International legal practice Osborne Clarke has successfully advised AEG Europe (AEG), the owners of The O2, in respect of obtaining an injunction to restrain urban explorers from trespassing at The O2 and posting videos of their activities on social media.
At the interim hearing in January, Judge Geoffrey Tattersall QC granted an interim injunction to restrain the urban explorers from trespassing but did not go so far as to require the removal of video footage from social media platforms, as this could have raised issues in respect to the urban explorers right to "freedom of expression" under the European Convention of Human Rights.
At the final hearing yesterday the court was persuaded to grant an injunction to restrain both the trespass and publishing of content on social media for a period of 2 years, on the basis that the existence of the footage constituted both a nuisance to AEG, but also in order to terminate the continuing harm from the past trespass.
Urban exploration (i.e. trespassing and climbing upon iconic buildings, often for the purpose of recording dramatic photographs and videos to post on social media platforms) is a relatively new phenomenon.
In deciding the social media content regarding The O2 had to be removed, the Court had to balance the trespassers' rights in relation to freedom of expression (as protected in existing human rights legislation) against the potential harm caused by the uploading of photographs and video footage to social media.
The Osborne Clarke team successfully argued that such footage incites other urban explorers and laypeople to commit copycat acts of trespass – putting security teams and the general public at serious risk to physical injury or death. The team cited an example of a group of 13 year old Dutch schoolchildren, who had travelled for the purpose of emulating a known urban explorer whose video footage of urban exploration at The O2 has been viewed millions of times.
Donal Kelly, Senior Associate at Osborne Clarke, said: "In granting the injunction to not only restrain trespass, but also requiring the removal of the online content from social media, the Court has extended the concept of "inciting others to commit a tortious offence" to videos on social media that demonstrate and encourage dangerous acts of trespass. The right to freedom of expression that urban explorers might rely on should not outweigh the potential for harm to the public, in the event that copy-cat urban exploring resulted in serious injury or death."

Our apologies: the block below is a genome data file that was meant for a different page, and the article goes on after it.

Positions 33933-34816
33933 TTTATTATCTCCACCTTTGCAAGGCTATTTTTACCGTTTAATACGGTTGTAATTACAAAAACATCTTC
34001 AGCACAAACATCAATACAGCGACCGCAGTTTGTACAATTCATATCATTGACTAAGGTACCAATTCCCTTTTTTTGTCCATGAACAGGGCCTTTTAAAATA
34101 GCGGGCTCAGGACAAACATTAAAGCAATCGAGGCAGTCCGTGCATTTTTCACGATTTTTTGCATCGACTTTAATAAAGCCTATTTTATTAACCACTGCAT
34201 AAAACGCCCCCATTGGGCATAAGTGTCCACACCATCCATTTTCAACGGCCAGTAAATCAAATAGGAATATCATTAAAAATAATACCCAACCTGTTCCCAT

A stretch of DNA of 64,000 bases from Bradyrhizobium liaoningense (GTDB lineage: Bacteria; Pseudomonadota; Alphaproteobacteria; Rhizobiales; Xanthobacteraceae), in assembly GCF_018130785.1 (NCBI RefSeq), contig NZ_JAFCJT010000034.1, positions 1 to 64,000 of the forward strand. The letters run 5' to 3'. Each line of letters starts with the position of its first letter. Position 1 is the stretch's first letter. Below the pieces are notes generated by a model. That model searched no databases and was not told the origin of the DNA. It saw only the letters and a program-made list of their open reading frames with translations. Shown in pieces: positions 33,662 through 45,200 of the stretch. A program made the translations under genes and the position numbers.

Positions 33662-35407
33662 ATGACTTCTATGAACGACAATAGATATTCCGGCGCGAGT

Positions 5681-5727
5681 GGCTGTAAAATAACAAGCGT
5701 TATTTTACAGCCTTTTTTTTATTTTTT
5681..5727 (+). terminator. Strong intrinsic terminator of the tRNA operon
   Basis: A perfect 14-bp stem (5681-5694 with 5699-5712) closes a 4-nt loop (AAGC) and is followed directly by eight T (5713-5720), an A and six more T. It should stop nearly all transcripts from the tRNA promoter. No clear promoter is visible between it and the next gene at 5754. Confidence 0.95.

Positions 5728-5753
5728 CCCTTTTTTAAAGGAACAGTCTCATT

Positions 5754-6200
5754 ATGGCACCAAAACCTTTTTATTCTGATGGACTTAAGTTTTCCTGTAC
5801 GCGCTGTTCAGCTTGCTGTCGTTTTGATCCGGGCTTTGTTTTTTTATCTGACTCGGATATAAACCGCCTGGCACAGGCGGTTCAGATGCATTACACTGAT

Globally, urban exploring has resulted in serious injury and death. By law, the land owner of the property may be liable if it is aware of such danger but does not take steps to prevent it. In light of this, the team were successfully granted a "quia timet" injunction. This means individuals in breach of the injunction automatically face criminal liability, and could face a fine or prison sentence.
Gary Lawrenson said: "The rise of urban exploring is a common problem for owners of landmark sites such as The O2. The granting of the quia timet injunction should serve as an effective deterrent to urban explorers. Quia timet injunctions are very wide-ranging – covering anyone who has the intention of trespassing. The courts are generally reluctant to grant them unless persuaded the threat to life/and or property is high."